Tommy Bartlett (right) on the "Welcome Travelers Show" on NBC in the late 1940s. Bartlett would go to Chicago train and bus stations in Chicago and find interesting people and ask them what they thought of Chicago, why they were visiting, etc.
Updated: August 23, 2012 6:05AM
WISCONSIN DELLS, Wis. — Tommy Bartlett did not want to make waves.
But he did not like water.
The founder of “The Tommy Bartlett Show” was born in 1914 in Milwaukee and spent most of the 1940s as an announcer for WBBM-AM in Chicago. He became a flight instructor for the United States Army Air Corps during World War II, but returned to Chicago in 1947 to host that station’s “Welcome Travelers” radio show. Bartlett would hang out at bus stations and train stations and quiz people on why they were visiting Chicago. “Welcome Travelers” morphed into a daytime NBC (and later CBS) television show that was taped in the College Inn Room at the Sherman Hotel.
In 1949 Bartlett caught a water skiing show as part of the Chicago Railroad Fair at Navy Pier.
“He thought it was the wave of the future” said Skip Gilkerson, who was the Bartlett show director between 1961-84. “So he went to Mercury Motors and said he was going to produce a water ski show. His love of publicity outweighed his fear of water. But on his 70th birthday he went water skiing. He had a specially made wet suit, a flotation jacket. Everybody thought Tommy Bartlett must be a water ski champion. That was just assumed.”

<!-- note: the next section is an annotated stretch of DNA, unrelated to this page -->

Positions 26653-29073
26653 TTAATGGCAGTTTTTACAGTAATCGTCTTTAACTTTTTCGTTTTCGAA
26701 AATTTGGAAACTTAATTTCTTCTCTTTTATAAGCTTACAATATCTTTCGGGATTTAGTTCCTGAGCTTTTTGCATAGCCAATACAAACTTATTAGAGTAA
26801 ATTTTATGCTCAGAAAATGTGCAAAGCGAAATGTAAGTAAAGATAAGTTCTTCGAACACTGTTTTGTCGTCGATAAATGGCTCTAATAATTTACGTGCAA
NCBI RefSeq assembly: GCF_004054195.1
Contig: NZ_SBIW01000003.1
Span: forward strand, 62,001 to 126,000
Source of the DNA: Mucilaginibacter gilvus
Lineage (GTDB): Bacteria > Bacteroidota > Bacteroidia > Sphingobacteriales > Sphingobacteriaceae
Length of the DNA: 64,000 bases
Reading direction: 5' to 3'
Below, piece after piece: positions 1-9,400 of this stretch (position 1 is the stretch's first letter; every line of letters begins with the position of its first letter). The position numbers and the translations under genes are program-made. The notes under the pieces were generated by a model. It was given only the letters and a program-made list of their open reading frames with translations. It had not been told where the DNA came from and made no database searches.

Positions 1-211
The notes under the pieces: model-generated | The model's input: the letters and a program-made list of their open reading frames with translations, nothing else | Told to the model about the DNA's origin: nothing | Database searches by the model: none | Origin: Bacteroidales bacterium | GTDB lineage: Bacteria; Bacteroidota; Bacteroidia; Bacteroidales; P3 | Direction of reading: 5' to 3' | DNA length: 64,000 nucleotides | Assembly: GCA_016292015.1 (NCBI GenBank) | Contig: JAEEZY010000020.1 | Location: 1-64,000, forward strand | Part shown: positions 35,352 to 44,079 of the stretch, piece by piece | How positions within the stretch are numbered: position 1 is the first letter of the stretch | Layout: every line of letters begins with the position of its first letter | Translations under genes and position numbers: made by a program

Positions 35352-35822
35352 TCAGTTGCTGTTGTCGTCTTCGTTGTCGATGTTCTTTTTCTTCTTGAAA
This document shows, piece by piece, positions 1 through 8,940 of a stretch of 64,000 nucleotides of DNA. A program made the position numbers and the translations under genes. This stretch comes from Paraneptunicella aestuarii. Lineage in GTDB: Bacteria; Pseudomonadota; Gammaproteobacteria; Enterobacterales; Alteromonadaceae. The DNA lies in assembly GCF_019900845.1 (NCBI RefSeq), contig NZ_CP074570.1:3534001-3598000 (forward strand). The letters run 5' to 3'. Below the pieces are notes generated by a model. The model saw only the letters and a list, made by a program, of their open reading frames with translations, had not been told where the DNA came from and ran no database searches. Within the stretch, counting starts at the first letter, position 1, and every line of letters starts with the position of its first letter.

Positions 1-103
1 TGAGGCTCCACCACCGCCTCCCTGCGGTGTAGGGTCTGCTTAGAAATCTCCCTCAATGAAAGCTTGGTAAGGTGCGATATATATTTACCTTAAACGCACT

“His 70th birthday was the only time he had been on water,” added alumni skier Glenn Sperry. “He was a big man and not really athletic. It took two of us to get him on the skis. He was tentative. We got him up and got out of the way so they could get a picture of him. He was able to hold his own. He hardly ever got in the boats. He directed and had all the ideas, he knew people and what he could get out of people. And we reaped the benefits.”
Bartlett was inducted into the Water Ski Hall of Fame in 1993. He died on Sept. 6, 1998.
“The Tommy Bartlett Show” season runs from Memorial Day until Labor Day weekend.
— Dave Hoekstra